NORTH CAROLINA — The publication of the first issue of a newspaper is an event to be celebrated. But for the student journalists behind the first newspaper at Charlotte’s Phillip O. Berry Academy of Technology, “frustration” overwhelmed any feelings of joy, the paper’s adviser said.
The school’s assistant principal, Deborah Ramsey, locked the papers in her office for a week before returning the first issues of the Cardinal Chronicles to its staff on Monday, June 6, a day before the school year ended.
Ramsey held the first issue because “the paper was rife with errors,” ranging from grammatical to factual mistakes, Principal David Baldaia said in an e-mail.
“With all the errors, it was offensive to the image of the school,” Baldaia said. “Also, what gets published under our school name needs to be factually correct.”
Jennifer Shepard, the adviser of the Cardinal Chronicles, said Ramsey prevented the newspapers from reaching the school’s students because of two sentences in a student’s opinion piece.
The sentences described two of the school’s teachers arguing, which Ramsey said insinuated that teachers at the school were engaging in fist fights, Shepard explained.
The sentences read: “It seems like some teachers are getting into it with other students or staff members. Some teachers don’t like other teachers, and that is sometimes easy to see.”
“The thrust of [the student’s] article had nothing to do with people fighting, it had to do with people being responsible for their actions and being respectful to each other,” Shepard added. “[Ramsey’s actions] didn’t make sense to me personally and it didn’t make sense to any of my students either.”
Shepard said Ramsey expressed concern that false statements about some staff members might reach the public. Shepard responded by saying her staff would be more careful in the future.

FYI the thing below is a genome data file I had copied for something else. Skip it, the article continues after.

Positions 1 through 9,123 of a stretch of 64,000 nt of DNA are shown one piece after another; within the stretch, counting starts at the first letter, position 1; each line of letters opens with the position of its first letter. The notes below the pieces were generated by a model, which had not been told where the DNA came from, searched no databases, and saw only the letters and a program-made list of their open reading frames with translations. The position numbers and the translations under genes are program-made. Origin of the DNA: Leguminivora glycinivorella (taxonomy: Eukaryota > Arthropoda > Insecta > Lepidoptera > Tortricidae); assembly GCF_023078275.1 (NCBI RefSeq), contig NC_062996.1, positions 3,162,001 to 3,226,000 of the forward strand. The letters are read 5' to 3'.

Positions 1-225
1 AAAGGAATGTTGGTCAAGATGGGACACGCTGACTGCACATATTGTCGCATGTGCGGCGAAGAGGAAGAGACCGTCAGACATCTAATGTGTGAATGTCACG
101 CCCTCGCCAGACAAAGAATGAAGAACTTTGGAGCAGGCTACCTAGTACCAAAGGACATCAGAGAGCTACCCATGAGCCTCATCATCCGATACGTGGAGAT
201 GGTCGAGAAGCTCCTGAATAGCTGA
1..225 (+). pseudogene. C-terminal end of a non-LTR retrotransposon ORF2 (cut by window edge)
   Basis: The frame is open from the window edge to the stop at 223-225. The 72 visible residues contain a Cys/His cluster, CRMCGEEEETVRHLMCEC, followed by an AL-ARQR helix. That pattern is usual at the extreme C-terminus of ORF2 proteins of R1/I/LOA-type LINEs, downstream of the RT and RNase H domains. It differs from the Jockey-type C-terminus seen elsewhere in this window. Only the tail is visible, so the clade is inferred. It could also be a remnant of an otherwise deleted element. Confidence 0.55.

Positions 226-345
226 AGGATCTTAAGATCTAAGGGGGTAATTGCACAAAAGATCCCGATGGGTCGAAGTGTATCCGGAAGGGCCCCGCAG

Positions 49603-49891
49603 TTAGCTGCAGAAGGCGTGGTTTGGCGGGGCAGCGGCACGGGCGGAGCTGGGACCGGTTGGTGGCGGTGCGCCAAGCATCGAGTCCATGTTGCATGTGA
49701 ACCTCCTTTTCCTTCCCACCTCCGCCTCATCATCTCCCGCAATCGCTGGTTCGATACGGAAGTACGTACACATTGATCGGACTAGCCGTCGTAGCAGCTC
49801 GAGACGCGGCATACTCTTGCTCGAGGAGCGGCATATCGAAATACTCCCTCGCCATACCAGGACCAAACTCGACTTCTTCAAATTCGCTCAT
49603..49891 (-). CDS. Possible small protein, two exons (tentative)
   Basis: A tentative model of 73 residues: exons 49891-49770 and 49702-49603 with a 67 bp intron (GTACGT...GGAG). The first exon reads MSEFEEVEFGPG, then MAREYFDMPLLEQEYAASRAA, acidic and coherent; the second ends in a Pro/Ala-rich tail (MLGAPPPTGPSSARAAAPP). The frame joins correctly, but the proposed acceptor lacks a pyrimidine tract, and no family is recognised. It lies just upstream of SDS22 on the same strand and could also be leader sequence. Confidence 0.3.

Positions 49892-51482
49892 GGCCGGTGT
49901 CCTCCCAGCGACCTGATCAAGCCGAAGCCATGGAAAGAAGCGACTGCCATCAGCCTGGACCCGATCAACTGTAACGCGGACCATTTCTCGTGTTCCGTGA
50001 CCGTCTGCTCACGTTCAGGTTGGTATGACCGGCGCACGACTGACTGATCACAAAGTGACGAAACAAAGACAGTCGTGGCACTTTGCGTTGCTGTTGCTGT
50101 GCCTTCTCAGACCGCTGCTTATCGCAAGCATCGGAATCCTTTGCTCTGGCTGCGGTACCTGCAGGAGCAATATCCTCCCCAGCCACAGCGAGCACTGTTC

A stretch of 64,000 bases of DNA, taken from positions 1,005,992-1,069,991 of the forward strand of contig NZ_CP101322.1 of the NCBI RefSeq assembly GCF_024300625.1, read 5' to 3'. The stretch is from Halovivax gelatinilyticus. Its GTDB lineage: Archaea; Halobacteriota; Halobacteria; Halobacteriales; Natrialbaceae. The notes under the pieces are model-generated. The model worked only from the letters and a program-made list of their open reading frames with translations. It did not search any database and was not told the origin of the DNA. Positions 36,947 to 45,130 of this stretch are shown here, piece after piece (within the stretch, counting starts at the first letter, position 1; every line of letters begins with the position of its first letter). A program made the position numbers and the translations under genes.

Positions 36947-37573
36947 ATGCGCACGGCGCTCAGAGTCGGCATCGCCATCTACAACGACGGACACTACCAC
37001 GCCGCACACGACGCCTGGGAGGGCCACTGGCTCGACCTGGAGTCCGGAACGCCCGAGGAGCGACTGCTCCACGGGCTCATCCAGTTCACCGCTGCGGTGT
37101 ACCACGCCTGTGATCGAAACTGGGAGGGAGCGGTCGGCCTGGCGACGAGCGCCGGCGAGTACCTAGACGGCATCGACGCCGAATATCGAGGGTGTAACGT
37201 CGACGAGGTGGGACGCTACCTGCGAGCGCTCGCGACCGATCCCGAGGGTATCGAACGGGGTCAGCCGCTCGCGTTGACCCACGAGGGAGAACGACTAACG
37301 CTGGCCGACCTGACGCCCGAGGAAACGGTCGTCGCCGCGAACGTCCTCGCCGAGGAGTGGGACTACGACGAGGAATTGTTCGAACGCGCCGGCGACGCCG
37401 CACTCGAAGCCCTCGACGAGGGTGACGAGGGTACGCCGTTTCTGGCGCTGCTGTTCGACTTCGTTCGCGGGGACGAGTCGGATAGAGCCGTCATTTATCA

Shepard’s students felt frustrated and treated unfairly, she said.
“They may have been frustrated because they worked hard to produce the first newspaper in the school’s history,” Baldaia said. “However, they need to learn how to do it right.”
Although Ramsey returned the papers to the students, Shepard said they still felt wronged because Ramsey only returned the papers after a request from Baldaia, who had reviewed the first issue prior to its publication.
“Some of my students said they didn’t feel like it was a victory,” Shepard added.
Because Ramsey did not return the newspapers until June 6, Shepard doubted many students had the opportunity to read the staff’s work. Tuesday, June 7, was the last day of school and Shepard said many students often skip the last day because testing has already ended.
Although the issue resolved with the return of the papers, Shepard said she expects the students and their paper to face more problems when the 2005-2006 school year begins.
“Time will tell” if the issues carry over into the coming school year, Baldaia said.
–By Mike Hart